Poor Harrie. He may be my biggest dog, but he’s also my most easy going and tender hearted dog. He takes everything in stride. He watches over Grady and Mayrose. They require more attention than Harrie does. He is a perfect middle pup.
Every night, the dogs and I get on the floor and play with their toys. Harrie joins in with his favorite orange toy, but doesn’t mind when Mayrose brings me her tennis ball for the thousandth time. Sometimes, I turn around and Harrie has left the play area and resigned himself to the sofa where he can watch all of the action. The first time that I recognized this, it broke my heart. But now I realize that Harrie has Middle Pup Syndrome (MPS).
Because Mayrose is a puppy, she has a TON of energy. She is the baby in our group. She is the cutest little thing and I want to hug and squeeze and love on her all of the time. She runs, she leaps, she chases, she barks and sometimes she still has a poop accident on the floor. She goes ninety to nothing every waking moment. I let her get away with a lot, which I understand is typical parenting for the baby in the family. She has Baby In The Family Syndrome (BITFS). As she is zooming past Harrie, he watches, sighs, and looks at me with those big brown eyes. He remembers quieter days, when life was not so hurried.
Despite Grady’s small stature, he joined the family first. Harrie might actually be older than Grady, but again, Grady was first on the scene. Grady is fearless yet sweet. He is the first to bark at a stranger, and the quickest to lovingly crawl into your lap, even if he doesn’t really know you well. Grady can take care of himself and he is a leader, just as a first dog should be. He is a little intimidated by Mayrose and therefore he is continually vying for my attention. He wants me to hold him and reassure him that he is still important to me. He is used to being ‘large and in charge’ but Mayrose has put a damper on that. He snaps at Mayrose from time to time, putting her in her place. He is still the boss. He has First Dog Syndrome (FDS).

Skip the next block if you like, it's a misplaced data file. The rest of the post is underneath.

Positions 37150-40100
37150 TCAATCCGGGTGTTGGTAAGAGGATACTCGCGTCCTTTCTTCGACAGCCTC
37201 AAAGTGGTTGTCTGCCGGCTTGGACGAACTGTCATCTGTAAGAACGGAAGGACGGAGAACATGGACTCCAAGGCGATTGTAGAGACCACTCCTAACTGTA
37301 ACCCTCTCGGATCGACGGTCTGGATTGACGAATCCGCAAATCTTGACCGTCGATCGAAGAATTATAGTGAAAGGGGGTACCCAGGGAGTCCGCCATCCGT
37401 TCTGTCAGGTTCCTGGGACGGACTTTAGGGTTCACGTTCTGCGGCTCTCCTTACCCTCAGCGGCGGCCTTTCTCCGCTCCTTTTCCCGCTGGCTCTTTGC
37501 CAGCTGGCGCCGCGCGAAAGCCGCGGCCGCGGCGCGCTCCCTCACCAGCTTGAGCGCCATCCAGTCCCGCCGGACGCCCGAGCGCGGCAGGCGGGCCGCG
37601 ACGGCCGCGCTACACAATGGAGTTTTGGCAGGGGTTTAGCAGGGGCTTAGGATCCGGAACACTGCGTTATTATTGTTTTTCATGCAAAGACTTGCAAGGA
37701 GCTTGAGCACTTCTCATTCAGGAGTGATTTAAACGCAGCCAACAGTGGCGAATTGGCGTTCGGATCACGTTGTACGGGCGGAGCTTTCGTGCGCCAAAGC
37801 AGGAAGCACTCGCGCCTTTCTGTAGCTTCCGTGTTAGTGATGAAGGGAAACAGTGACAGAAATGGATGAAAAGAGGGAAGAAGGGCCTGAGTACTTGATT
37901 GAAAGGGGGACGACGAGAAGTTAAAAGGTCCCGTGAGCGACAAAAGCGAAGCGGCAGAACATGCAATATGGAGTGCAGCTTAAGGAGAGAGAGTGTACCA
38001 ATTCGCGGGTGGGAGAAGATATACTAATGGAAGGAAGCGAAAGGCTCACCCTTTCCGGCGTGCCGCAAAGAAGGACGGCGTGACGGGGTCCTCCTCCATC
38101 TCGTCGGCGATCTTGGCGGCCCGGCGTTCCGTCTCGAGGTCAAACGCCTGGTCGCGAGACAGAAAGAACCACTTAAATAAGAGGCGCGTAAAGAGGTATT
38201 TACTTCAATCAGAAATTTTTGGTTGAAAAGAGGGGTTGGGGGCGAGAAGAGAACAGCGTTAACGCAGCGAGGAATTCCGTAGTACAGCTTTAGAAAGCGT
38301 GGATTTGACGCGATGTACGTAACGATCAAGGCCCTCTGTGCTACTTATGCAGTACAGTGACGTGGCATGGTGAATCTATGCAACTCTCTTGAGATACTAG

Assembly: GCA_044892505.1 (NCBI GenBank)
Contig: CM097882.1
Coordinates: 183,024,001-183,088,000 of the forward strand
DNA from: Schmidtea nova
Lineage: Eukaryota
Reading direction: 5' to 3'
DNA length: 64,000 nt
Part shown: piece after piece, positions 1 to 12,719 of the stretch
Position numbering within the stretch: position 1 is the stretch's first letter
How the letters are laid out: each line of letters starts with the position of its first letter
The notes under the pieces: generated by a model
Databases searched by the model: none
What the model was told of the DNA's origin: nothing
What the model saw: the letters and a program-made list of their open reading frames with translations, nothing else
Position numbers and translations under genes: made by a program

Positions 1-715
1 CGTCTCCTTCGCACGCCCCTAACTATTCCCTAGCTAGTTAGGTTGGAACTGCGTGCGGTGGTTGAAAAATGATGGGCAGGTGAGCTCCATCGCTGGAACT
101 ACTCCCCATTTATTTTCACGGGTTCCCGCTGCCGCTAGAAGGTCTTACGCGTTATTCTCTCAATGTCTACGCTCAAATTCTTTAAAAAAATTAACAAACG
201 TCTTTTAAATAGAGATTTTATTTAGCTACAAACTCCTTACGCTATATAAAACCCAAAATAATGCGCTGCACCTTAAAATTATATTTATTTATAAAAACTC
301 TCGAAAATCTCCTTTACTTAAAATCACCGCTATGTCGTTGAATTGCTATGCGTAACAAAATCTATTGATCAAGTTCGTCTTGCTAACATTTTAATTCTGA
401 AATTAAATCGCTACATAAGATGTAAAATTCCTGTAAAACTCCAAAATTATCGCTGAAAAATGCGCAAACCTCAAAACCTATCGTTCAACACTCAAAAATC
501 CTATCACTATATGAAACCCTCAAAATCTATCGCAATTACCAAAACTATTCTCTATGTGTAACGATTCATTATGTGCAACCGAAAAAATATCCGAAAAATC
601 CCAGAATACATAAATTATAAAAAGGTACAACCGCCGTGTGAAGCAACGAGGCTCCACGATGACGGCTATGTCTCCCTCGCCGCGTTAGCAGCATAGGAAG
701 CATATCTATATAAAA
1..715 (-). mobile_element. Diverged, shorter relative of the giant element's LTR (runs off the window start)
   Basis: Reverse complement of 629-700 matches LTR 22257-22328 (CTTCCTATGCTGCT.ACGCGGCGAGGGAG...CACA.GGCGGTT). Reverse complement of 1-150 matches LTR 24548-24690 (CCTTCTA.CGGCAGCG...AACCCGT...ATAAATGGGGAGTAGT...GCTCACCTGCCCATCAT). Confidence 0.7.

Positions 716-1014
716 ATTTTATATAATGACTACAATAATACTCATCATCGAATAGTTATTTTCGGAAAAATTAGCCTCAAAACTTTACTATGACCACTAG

And then, again, there is Harrie. My sweet, sweet boy. He doesn’t ask for much. He seems to blend in with whatever situation is at hand. If I go, he goes. If I stay, he stays. If it’s play time, he plays. He is a very easygoing dog and sometimes gets a bit overlooked. He will gently nudge my hand for attention and is ok with not getting an immediate response. He might wander off and try again later. Yes, he has MPS.
It doesn’t seem to bother Harrie that he is a middle dog. He is the biggest of my babies, and sometimes my biggest baby. I often make special mother-son time just for him. I think he enjoys and appreciates our one on one moments. Hopefully, maybe, it makes up for the times when the other two have occupied my mind, energy and time. Will that cure his MPS? I doubt it. He carries his diagnosis well. Like everything else in his world he takes this syndrome in stride.
I am so blessed. I could not ask for better dogs. First, second or third. They are all number one in my heart.
Do you have a dog with MPS? Or First Dog Syndrome (FDS)? Or Baby In The Family Syndrome (BITFS)? Tell me about it.
Until next time, wag on, Augusta!